Dolls House Emporium 3 Cullet Drive
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The Strange Snow Globes of Walter Martin and Paloma Muñoz
8 January 2018
We love all things miniature here at The Dolls' House Emporium, and now that we're fully in the depths of winter, we thought it'd be a great opportunity to look at some of our favourite miniature wintry artworks: the snow globes of artists Walter Martin and Paloma Muñoz.
The husband and wife team have been creating miniature works of art inside snow globes for more than 15 years. They use these tiny spaces to create scenes that are surreal, beautiful, touching, funny and sometimes sinister.
You can find out more, and see a showcase of their work in this lovely video.
We've selected some of our favourite pieces of their work to show you here. Enjoy!
Traveler 300, 2014 & Traveler 306, 2014
Traveler 286, 2012 & Sleepy Head II, 2016
Traveler 78 at Night, 2003 & Traveler 290, 2012
Traveler 153 at Night, 2005 & Traveler 170 at Night, 2005
Traveler 48 at Night, 2004 & Traveler 79 at Night, 2016
Traveler 186 at Night, 2006 & Traveler 126 at Night, 2004
Traveler 40 at Night, 2006 & Traveler 293 at Night, 2003
As well as these amazing snow globes, the duo have also created a number of miniature panoramic scenes.
The Orchard at Night, 2005
The Movers, 2011
Pretty Birds, 2011
We think that their work is absolutely stunning. Beautiful and thought provoking, their work is a testament to just how wonderful miniatures can be.
It’s an intriguing question and one which American poet and performer Nada Gordon has tried to answer in her ‘ululations’ blog.
Nada, it transpires, is also something of a dolls’ house enthusiast and is busy creating one of her own.
When someone asked her whether her dolls’ house was art, this was her reply:
“I don't know, it felt like sort of a loaded question. Isn't everything an artist does art if she says it is? And isn't it also problematic to assume that kitschy/marginalized/"women's” pursuits like dollhouses are in any way not art?
It’s all too easy to be patronising about a love of dolls’ houses, the implication that it is somehow childish and not at all a grown-up passion.
However, there are many fantastic dolls’ houses that are unquestionably works of art – Queen Mary’s dolls’ house for one, Titania’s Palace and Tara’s Palace – all of them magical creations.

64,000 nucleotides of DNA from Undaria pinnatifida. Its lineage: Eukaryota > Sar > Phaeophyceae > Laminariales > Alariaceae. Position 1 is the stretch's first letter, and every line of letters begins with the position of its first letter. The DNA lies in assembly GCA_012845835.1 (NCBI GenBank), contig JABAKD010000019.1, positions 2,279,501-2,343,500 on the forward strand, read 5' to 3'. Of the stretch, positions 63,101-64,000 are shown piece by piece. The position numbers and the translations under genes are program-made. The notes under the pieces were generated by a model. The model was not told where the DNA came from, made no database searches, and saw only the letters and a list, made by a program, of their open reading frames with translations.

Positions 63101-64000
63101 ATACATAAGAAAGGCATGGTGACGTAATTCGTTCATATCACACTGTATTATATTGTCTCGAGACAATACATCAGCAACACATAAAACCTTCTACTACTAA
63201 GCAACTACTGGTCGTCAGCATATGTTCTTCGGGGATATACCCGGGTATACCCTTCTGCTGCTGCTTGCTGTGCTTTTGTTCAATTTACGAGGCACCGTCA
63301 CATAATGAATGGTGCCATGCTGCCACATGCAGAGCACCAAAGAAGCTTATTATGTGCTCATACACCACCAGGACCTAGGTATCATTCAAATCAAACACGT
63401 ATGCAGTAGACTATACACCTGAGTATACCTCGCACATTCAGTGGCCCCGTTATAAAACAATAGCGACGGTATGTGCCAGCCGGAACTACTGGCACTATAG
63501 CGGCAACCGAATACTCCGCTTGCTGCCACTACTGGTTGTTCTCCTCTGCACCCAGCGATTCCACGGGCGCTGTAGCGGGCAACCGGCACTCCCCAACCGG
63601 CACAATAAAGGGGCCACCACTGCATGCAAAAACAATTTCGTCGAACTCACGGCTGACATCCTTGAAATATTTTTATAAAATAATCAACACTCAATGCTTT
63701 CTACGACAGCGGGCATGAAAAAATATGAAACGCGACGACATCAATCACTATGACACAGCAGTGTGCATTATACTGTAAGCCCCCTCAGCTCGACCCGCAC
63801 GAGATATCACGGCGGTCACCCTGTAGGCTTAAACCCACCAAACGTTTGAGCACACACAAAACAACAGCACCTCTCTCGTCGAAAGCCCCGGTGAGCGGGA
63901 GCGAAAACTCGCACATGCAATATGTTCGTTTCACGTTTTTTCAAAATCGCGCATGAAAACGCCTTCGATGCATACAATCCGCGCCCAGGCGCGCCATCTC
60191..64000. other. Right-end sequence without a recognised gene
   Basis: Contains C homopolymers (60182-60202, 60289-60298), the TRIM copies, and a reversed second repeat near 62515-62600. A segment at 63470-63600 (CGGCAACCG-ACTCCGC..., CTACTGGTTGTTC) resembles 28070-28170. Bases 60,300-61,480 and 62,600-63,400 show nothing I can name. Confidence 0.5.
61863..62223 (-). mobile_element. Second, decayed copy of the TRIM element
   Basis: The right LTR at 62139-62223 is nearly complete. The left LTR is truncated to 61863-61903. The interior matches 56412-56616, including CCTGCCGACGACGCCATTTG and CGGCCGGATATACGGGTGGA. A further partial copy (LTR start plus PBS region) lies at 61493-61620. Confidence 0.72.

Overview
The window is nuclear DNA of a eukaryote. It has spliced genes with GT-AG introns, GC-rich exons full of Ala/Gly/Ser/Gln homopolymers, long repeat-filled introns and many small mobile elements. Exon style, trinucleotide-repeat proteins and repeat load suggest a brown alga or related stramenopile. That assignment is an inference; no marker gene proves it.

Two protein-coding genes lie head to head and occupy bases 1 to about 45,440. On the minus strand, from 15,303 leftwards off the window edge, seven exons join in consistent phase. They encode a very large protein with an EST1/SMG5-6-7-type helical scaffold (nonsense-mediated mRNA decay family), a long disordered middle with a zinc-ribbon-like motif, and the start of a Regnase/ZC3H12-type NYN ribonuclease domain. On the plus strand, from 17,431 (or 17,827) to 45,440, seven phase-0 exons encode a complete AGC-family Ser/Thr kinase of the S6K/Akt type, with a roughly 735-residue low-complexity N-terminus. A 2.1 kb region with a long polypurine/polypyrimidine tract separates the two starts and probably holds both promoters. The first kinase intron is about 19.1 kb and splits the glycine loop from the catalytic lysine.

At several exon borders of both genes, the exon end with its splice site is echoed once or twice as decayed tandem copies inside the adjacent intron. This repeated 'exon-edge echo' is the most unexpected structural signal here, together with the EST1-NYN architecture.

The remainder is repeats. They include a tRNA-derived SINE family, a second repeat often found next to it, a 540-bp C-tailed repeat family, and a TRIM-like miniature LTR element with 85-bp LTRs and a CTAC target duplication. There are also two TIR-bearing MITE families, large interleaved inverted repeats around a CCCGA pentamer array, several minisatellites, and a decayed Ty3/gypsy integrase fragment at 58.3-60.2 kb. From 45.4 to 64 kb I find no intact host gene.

Returning to Nada and her own dolls’ house, she writes:
“Is this art? All I know is that I'm putting a lot of myself and my time into it, it's full of emotions...”
And what more could you ask of any work of art?
A sense of irony and playfulness are prerequisites of modern art and artist Jocelyne Grivaud certainly has them on display in her doll-sized recreations of iconic works of art.
Inspired by her childhood memories of playing with plastic dolls, Jocelyne has recreated famous paintings such as Leonardo Da Vinci’s ‘Mona Lisa’ and Vermeer’s ‘Girl with the Pearl Earring’ featuring none other than Barbie as her model.
Among other artists subjected to the Barbie treatment are Andy Warhol, Rene Magritte and Pablo Picasso. Barbie is also reproduced as the Venus de Milo and the Statue of Liberty.
You can see Jocelyne’s work at her website entitled barbiemamuse.
St Louis based artist, Carrie M Becker, has created a striking if unsettling dolls’ house.
She's imagined what Barbie’s "dream" house would look like if Barbie turned out to be a hoarder.
‘Barbie trashes her dreamhouse’ is the name of Carrie’s unusual artwork and it’s a dolls’ house made to 1/6th scale in which every room is filled literally from floor to ceiling with all the stuff a hoarder collects rather than throwing away.
Carrie explains that her inspiration came from watching TV shows like ‘How clean is your house?’ and she has certainly created an incredibly detailed artwork where the chaotic clutter looks all too real.
It’s not a house you would ever want to live in but neither is it one you are likely to forget in a hurry.
So congratulations to Carrie and shame on you, Barbie!